The oldest evidence of Armenian presence on Romanian territory is an inscription on a tombstone dating back to 967; it was found at the White Fortress (Cetatea Alba). At around the same time, the presence of an Armenian colony in Transylvania is likewise documented. Hungarian chroniclers Simon de Kezai and Thuroszi attest the fact that during Duke Géza's and King Stephen's rule respectively (997-1038) – along with Poles, Greeks, Spaniards and others – a number of Armenians, bestowed with privileges and aristocratic titles, had been settling down in the kingdom. Armenians from Moldavia plied their trade as merchants, craftsmen: commonly well-to-do people who, as a result of their privileges, had amassed a small fortune; the trade they exerted made the Principality of Moldavia thrive. Along these lines, Nicolae Iorga observed: "The Principality of Moldavia was created by way of commerce and those who chose that path thus became co-founders of the national state, in Moldavia. Therefore, Armenians are, in a certain manner of speaking, the forefathers of Moldavia". In Wallachia, Armenians settled down at a later date, in the 14th century; mention was made thereof between the years 1400-1435 in Bucharest, Targoviste, Pitesti, Craiova, Giurgiu. After 1500, the presence of Armenians was also documented in Dobrudja. Nonetheless, the most important writ that could stand as a "birth certificate" of all Armenians on Romanian soil is a piece of writing dated the 30th of July 1401, whereby King Alexander the Good (1400-1431) approved of the investiture of an Armenian bishop in Suceava, the Moldavian city of coronation. Today, the original document can be found in the Archives of the Armenian Bishopric in Lvov. After granting them the right to have their own bishop, Alexandru the Good released a further writ on the 3rd of October 1407, wherein he summoned Armenian merchants from Poland to pay their mite to the prosperity of Moldavian cities and towns; in return, he himself vowed exemption from customs taxes or from any other current tributes. In Suceava, 700 Armenians would settle down, another 3000 – in 7 Moldavian urban locations: Jassy, Botosani, Dorohoi, Vaslui, Galatz, Hotin. During the reign of Stephen the Great (1457-1504), approximately 10,000 Armenians migrated to Moldavia; the number of Armenians totalled 20,000. "Armenian carts" leaving Moldavian cities would normally carry cattle, grain, and cheeses to Europe and the Levant, and bring back fabrics, carpets, embroideries, silk, spices, in their stead. Again, we may find a conclusion in the writings of Nicolae Iorga, who maintains: "All in all, there could not be at that time a question of a Moldavian market, ergo of trade, sans Armenians". In Transylvania, in a 1281 document of King Ladislau IV, mention is made of a "Terra Armenorum" and a "Monasterium Armenorum" which were in the possession of the Armenians. An intensely cardinal event in the life of Transylvanian Armenians was the founding, in the year of the Lord 1700, of the settlement Armenopolis, nearby the village of Gherla. Armenians had already inhabited the place since 1672 and, on the blessing of Emperor Leopold I (1657-1705), they would build the Armenian city in exchange for the sum 25,000 florins, following the permission granted by Vienna. The city of Armenopolis was built on lands bought by Armenians; the project would be carried out by the architect Alexanian. Thus, 3,000 Armenians settled down in the city, which was to become an important manufacturing centre throughout Transylvania. The second town populated by Armenians was Elisabetopolis (present-day Dumbraveni) where a colony had been founded as early as 1658. In 1799, by Imperial Fiat, the two Armenian cities were pronounced "Free Royal Cities". The Armenian inhabitants – who had embraced the Catholic faith as a result of Bishop Oxendius Varzarescu's plight – were granted privileges, as well as the permission to self-rule, the right to have their own courts of justice and their own laws. In Wallachia, Armenians settled down at a later date. By a writ released by King Mihai Racovitza dated the 15th of February 1742, Armenians in Bucharest were granted permission to erect a church in Soapmakers' Street. In 1820, King Alexander Sutzu allowed Armenians, on the grounds of a Charter of Reorganization of the Guild, to single-handedly elect four bishops, who, in their turn, then elected a head. The guardians and their leader would watch over guild discipline and dispense justice amongst the Armenians, should conflict arise. In all Romanian provinces, so-called Armenian companies, i.e. civilian regulatory bodies deciding on issues regarding Armenian tradesmen and craftsmen, as well on relations between Armenian colonists and the Romanian administration, were in place. In their important settling centres, Armenians built churches. Mention is made therein only of a handful of places of worship they have erected, still used for services today: churches Saint Mary in Botosani (1350), Saint Mary in Jassy (1395), The Holy Cross in Suceava (1521), the monasteries Zamca (1551) and Hagigadar (i.e. 'fulfillment of wishes', built in 1512). Armenian churches can also be found at Roman, Targu Ocna, Galatz, Focsani, Constantza, Pitesti. A special place is held by The Armenian Cathedral Holy Archangels Michael and Gabriel, inaugurated in 1915. In Transylvania, places of worship are of Catholic faith: at Gherla (Saint Solomon – 1724, The Holy Trinity Cathedral – 1776), at Frumoasa, Dumbraveni or Gheorgheni. After the Church, the most important element used to preserve Armenian national identity has been language. The first Armenian emigrants spoke the Armenian that constituted the point of departure for a new dialect formed in Moldavia. In its lexis, words from: Romanian, Polish and Turkish-Tatar, and – in Transylvania – Hungarian, were included. These dialects would vanish at the onset of the 20th century; the spoken language remained the vernacular of the tens of thousands of emigrants, new-comers from the Ottoman Empire after the 1915 Genocide. Regrettably, Armenian-speaking literature has not yielded sonorous names to travel beyond the community's space; nonetheless, these names are of value to the history of Armenian culture in the Diaspora. Mention will be made of Grigore Goilav, Grigore Buiucliu, Zareh Balbul, Harutiun Arslanian, or Grigor Covrighian. The Armenian written press has been highly active. Over the last 100 years, more than 30 papers and periodicals that have played an important role in the community's life have been in print. The first Armenian newspaper on Romanian-speaking territory was a weekly called "Aror" (Plugul), issued in Galati as early as 1892, which nevertheless witnessed a brief existence. The first Hungarian-speaking Armenian publication named "Armenia" was issued at Gherla between 1887-1907, under the guidance of historian Cristoff Szongott. A series of publications in Armenian and Romanian language followed thereafter, leading to present-day publications such as Ararat and Nor Ghiank owned by the Armenians' Union of Romania. ARARAT was re-issued in 1990; it picked up on the tradition of a same-named publication from the inter-war period that had been founded in 1924 by publicist Vartan Mestugean. In its turn, NOR GHIANK ('New Life') is an Armenian-speaking monthly magazine which has been in print since 1950 without any lapses. Originally a weekly, it stands out as the most long-lived publication of the Armenian Diaspora, having been issued continuously for over fifty years.Armenian high profile figures in Romania have been countless and excelled in various areas - from Moldavian Kings: Garabet Ioan Potcoava (1592), Ioan Voda the Armenian (the Terrible – 1572-1574) to Petru Vartic, counselor to Petru Raresh. Peter the Armenian worked as a diplomat in the service of Mihai Viteazul. Manuc Bei Mirzaian was Prince of Moldo-Wallachia (and a diplomat), Vasile Misir – president of the Chamber of Deputies and minister (1901-1908), Grigore Trancu-Iasi activated as an economist and minister. Then, there were general Iacob Zadig and general Mihail Cerchez. General Hovhanes Czecz acted as commander of the Transylvanian Revolutionary Army in 1849. Literary critic Garabet Ibraileanu, musicologist Emanoil Ciomac, art collector and art critic Krikor H. Zambaccian, Oriental researcher H. Dj. Siruni, Ana Aslan, PhD – member of the Romanian Academy, scholar Spiru Haret, philosopher Vasile Conta, composers Carol Mikuli, Matei Socor, and Mihail Jora; painters Simon Hollosy, Abgar Baltazar, Nutzi Acontz, Hrandt Avakian, graphic artist Cik Damadian, sculptress Ioana Kasargian, philosopher Aram Frenkian, the Acterian siblings – Jeny, Haig and Arshavir, parapsychologist Levon Mirahorian, may constitute further examples. A special place on this list is held by Romanian-born Catholicos Vasken I, Supreme Patriarch of all Armenians. The Armenians' Union of RomaniaThe Armenians' Union of Romania was founded on January 25th 1919 with a view to aiding Armenian refugees in Romania following the 1915 Genocide. The first president of the Union was Grigore Trancu-Iasi. He was followed by Armenac Manissalian, who dedicated most of his activity to the support of more than 20,000 Armenians who had requested Romanian citizenship. After 1990, the Armenian community brought the organization back to life; the concept was that of preserving the indigenous cultural and spiritual heritage of Armenians. AUR (Romanian abbreviation: UAR) is represented in Parliament and financed from the state budget. Starting in 1994, the AUR awards were instituted to be bestowed on Armenians who have made a significant contribution in various fields, thereby enhancing the community's prestige. Amongst the laureates, prestigious names can be found: the writers Arshavir Acterian and Stefan Agopian, Prof. Krikor Pambuccian PhD, baritone David Ohanesian, Prof. Berdj Ashgian PhD, poetess Anais Nersesian, physicist Maricel Agop, radio producer Paul Grigoriu, publicist Arshag Bogdan Caush, pianist Harry Tavitian, publicist Vartan Arachelian, music critic Dumitru Avakian, actor Toni Zacarian, sound engineer Anushavan Salamanian, baritone Eduard Tumageanian.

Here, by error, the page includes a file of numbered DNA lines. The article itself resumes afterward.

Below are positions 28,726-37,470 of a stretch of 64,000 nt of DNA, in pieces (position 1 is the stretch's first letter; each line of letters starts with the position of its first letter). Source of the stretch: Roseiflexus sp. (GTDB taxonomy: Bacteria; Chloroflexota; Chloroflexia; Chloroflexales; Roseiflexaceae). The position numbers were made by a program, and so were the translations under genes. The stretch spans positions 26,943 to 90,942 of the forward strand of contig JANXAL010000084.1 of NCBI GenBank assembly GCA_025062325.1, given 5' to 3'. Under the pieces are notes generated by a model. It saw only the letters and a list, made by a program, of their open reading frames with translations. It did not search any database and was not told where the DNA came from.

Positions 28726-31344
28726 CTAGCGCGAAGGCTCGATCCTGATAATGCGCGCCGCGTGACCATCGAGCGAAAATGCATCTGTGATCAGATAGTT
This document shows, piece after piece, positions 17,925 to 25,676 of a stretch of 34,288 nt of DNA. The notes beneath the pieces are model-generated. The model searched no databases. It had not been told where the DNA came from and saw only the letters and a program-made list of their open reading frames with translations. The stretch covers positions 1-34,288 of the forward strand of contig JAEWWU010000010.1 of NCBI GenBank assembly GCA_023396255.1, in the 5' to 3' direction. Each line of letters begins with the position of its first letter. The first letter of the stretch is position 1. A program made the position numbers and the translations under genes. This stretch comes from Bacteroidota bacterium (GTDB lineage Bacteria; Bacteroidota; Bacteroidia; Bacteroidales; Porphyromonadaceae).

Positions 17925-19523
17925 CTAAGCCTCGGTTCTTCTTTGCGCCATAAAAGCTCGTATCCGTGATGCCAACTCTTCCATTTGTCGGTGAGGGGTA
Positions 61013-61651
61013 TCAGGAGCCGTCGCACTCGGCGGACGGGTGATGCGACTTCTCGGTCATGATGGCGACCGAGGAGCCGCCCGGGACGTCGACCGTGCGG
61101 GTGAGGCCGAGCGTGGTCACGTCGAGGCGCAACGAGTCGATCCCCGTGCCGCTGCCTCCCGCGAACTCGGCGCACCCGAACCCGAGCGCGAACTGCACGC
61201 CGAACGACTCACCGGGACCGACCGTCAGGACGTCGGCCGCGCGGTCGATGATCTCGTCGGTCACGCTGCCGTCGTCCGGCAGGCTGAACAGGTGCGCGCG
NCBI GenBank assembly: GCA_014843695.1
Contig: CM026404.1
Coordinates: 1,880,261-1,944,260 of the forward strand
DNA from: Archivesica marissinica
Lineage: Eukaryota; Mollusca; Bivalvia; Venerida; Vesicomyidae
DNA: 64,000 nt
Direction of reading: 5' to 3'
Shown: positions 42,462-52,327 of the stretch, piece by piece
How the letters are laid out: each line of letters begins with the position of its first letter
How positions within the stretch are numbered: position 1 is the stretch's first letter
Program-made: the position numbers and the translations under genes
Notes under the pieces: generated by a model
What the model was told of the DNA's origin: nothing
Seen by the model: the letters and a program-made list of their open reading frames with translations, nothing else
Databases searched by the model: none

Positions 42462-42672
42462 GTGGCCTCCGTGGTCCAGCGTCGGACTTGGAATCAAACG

by Mihai Stepan Cazazian